Patient-Centered Care

HERE TO HOME: Effectively Engaging Heart Failure Patients in Their Care

As a Planetree hospital, Griffin Hospital is committed to engaging patients and families with access to information and education. In 2012, we identified a lack of consistent patient disease education with teach-back which contributed to a high readmission rate for Heart Failure. We introduced “HERE TO HOME,” a program to address communication and patient education within the hospital and across transitions of care. Utilizing bedside rounding, education with teach-back, and a community collaborative with other providers, we reduced readmissions by 35%, increased HCAHPs discharge information score to 89.7% and maintained core measure composite of 100% for fiscal year 2013.


Going forward in 2014, Griffin will expand its education, coaching and clinic programs to include pneumonia, Chronic Obstructive Pulmonary Disease (COPD) and Acute Myocardial Infarction (AMI). We are currently identifying preferred providers among our collaborative members to partner with to create shared care pathways across transitions of care. These pathways will then be shared with all collaborative members for Same Page Care from HERE TO HOME.

Success has its Challenges

  1. Initially, we needed to collectively acknowledge that the patient education being given was inadequate and without any patient follow-up to ensure understanding and discuss concerns. In November, 2012, we held a hospital-wide summit, inviting all members of the care team to participate. Through a series of honest discussions, we were able to agree that better education and time was needed to help our patients feel confident that they could manage their after-hospital care plan. Since the burden of education fell on the nursing staff, we performed a rapid cycle improvement project to determine the average time element needed for education with teach-back. Our pilot showed that between 45 minutes to 90 minutes were necessary to ensure that patients could repeat back information shared about their primary diagnosis.
  2. Engaging our Hospitalist Group to change their model to include bedside rounding twice daily with members of the healthcare team took at least three months of weekly planning meetings.
  3. Bringing the community together as a collaborative was easy, but creating an environment where people were able to openly discuss their differences and plan together a shared teach-back program took over a year.
  4. Bringing our cardiologists on board with their patients coming to our free Wellness Clinic took several dinner meetings with education.


Lessons Learned

  1. There is an enormous need for increased advanced care planning in the community as evidenced by the few numbers of patients who are admitted to the hospital without advance directives
  2. Our hospitalists, community attending physicians and cardiologist staff all acknowledged that discussing future care directions, palliative care and end of life decisions is not a part of their routine preventive health programs but is a critical need in the community.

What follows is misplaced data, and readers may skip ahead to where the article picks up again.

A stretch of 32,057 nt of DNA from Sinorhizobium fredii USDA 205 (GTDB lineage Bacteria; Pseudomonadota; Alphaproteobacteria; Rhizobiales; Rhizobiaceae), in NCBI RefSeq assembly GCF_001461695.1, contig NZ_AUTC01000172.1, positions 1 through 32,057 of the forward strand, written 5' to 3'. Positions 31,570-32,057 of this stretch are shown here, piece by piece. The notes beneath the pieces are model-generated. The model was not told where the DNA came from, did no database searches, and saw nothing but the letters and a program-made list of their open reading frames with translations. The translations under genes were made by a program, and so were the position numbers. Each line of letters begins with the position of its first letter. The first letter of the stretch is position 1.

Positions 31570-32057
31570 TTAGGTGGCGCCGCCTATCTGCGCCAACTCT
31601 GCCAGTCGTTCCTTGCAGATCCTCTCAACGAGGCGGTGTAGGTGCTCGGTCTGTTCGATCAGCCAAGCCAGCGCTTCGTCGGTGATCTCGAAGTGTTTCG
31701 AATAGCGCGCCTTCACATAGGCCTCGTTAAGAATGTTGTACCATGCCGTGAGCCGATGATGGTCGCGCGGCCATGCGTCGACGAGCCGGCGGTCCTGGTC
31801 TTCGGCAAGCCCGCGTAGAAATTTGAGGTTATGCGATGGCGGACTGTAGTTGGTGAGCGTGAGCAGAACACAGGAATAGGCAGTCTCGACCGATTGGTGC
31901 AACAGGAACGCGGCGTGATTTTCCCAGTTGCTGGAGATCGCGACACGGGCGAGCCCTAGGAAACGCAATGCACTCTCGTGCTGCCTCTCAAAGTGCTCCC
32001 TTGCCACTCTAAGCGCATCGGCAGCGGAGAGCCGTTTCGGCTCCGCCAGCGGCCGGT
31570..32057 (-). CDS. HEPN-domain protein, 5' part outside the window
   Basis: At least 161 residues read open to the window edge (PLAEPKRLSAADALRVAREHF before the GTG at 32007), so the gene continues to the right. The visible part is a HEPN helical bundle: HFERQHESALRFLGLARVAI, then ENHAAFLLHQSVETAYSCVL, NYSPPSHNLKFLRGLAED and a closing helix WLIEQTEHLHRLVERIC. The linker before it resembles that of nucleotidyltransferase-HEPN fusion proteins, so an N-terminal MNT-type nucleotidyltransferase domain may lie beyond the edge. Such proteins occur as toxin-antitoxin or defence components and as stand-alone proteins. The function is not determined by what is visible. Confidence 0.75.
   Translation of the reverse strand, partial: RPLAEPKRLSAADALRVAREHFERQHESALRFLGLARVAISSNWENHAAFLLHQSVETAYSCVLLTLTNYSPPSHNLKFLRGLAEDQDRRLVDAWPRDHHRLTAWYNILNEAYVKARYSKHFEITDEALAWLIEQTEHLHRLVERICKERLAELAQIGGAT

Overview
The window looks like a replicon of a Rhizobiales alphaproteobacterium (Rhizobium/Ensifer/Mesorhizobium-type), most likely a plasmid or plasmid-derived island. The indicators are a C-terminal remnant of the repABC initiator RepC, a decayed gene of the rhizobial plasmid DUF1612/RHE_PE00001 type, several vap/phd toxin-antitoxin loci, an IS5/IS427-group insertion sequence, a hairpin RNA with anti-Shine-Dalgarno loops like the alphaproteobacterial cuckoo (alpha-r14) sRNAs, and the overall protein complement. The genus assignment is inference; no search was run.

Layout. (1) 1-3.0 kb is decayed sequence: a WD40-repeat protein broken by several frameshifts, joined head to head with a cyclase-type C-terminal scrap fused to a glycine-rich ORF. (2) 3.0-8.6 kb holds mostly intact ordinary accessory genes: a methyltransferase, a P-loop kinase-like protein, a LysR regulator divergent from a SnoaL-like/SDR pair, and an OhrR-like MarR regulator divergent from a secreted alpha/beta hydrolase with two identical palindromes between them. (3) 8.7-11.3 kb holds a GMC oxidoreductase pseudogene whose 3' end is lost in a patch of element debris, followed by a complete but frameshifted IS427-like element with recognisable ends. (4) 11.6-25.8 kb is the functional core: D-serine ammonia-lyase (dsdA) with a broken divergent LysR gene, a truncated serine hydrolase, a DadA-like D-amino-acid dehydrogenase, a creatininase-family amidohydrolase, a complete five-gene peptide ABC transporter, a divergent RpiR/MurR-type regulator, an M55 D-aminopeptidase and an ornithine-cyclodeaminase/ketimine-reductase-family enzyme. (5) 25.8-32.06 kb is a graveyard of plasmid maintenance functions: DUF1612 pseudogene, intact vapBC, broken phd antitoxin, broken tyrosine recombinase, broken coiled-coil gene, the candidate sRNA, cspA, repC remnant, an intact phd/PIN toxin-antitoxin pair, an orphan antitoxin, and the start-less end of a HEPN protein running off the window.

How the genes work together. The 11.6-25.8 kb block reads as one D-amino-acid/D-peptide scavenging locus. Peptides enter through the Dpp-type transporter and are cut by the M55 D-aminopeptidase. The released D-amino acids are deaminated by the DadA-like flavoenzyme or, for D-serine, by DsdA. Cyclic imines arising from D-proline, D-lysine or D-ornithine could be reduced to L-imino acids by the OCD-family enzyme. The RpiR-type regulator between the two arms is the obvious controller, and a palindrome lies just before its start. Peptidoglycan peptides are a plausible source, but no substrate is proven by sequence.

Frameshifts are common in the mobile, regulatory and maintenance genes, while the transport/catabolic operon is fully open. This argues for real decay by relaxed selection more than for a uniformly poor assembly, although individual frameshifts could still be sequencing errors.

3. Placing the patient at the center of the health care team is crucial to improving patient confidence and knowing what matters most to the patient will engage them to take a more active role in their medical care plan.



  1. Be flexible in your approach and understand that one program will not address the needs of every individual patient.
  2. Every organization has its’ own needs and agenda. It is critical to find common ground to build a shared education and care platform from.
  3. Physicians, especially Cardiology specialists, need to be engaged from the beginning of any initiative involving cardiac diagnoses, and they need to understand that your program will enhance the care they are providing rather than take the place of that care.


Editor’s Note: Understandably, the HERE TO HOME program made Griffin Hospital a strong contender in competition for the John Q. Sherman Award for Excellence in Patient Engagement. You can learn more about the program and its results in Griffin’s nomination which is featured here.


Kathleen M. Martin, RN, BSN, CCM, CPC-H Kathleen M. Martin, RN, BSN, CCM, CPC-H, has been Vice President of Patient Safety and Care Improvement since 2006 and currently leads the Quality Performance Improvement initiatives for Griffin Hospital, a 160-bed community acute care facility. Prior to this position, Kathleen served as an Assistant Vice President of Case Management and Medical Records since 1983. Kathleen was instrumental in developing the Palliative Care Program in collaboration with the Connecticut Hospice which enables patients to experience patient-centered end of life care. Kathleen currently leads a community collaborative “Gateway To Health” to reduce heart failure readmissions with area skilled facilities and home care agencies. Kathleen also has facilitated bereavement and support groups for the community for the past 25 years. She is a member of CMSA, AAPC and serves on the QA Board of the Connecticut Hospital Association.

Kathleen M. Martin, RN, BSN, CCM, CPC-H has 1 post(s) at

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